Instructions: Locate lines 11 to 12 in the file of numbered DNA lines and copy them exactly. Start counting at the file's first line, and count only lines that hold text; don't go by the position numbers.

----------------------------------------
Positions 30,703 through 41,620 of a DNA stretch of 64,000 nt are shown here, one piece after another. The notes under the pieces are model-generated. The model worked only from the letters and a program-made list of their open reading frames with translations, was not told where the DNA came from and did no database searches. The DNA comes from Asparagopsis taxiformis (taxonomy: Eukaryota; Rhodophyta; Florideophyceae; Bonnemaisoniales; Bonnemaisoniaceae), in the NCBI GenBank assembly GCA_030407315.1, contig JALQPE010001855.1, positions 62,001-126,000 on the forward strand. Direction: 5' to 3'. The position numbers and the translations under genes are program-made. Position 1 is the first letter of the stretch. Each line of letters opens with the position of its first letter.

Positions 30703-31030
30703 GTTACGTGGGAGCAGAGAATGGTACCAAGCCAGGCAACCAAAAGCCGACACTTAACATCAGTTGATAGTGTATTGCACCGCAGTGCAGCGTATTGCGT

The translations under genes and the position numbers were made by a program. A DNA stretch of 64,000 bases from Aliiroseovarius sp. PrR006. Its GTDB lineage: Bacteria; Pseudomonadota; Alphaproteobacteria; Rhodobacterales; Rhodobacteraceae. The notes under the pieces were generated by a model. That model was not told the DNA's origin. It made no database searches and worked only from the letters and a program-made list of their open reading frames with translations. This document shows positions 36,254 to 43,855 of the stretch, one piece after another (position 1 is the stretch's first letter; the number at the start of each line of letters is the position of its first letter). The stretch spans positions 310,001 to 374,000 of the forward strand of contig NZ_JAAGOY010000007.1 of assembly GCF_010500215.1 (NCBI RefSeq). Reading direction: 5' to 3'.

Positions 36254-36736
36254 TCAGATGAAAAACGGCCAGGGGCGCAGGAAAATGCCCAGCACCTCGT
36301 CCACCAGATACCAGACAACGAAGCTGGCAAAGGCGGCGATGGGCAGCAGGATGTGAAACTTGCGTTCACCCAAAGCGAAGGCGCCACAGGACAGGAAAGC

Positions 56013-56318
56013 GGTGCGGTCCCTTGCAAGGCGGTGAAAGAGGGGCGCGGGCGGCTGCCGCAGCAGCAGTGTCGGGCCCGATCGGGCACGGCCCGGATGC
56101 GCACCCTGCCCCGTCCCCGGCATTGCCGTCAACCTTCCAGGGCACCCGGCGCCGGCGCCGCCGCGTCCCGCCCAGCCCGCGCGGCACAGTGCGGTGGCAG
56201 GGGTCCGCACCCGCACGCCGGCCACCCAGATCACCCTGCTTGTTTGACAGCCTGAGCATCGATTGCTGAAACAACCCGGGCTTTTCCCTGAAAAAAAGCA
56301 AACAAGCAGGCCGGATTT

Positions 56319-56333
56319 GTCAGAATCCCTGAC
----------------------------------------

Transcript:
56201 GGGTCCGCACCCGCACGCCGGCCACCCAGATCACCCTGCTTGTTTGACAGCCTGAGCATCGATTGCTGAAACAACCCGGGCTTTTCCCTGAAAAAAAGCA
56301 AACAAGCAGGCCGGATTT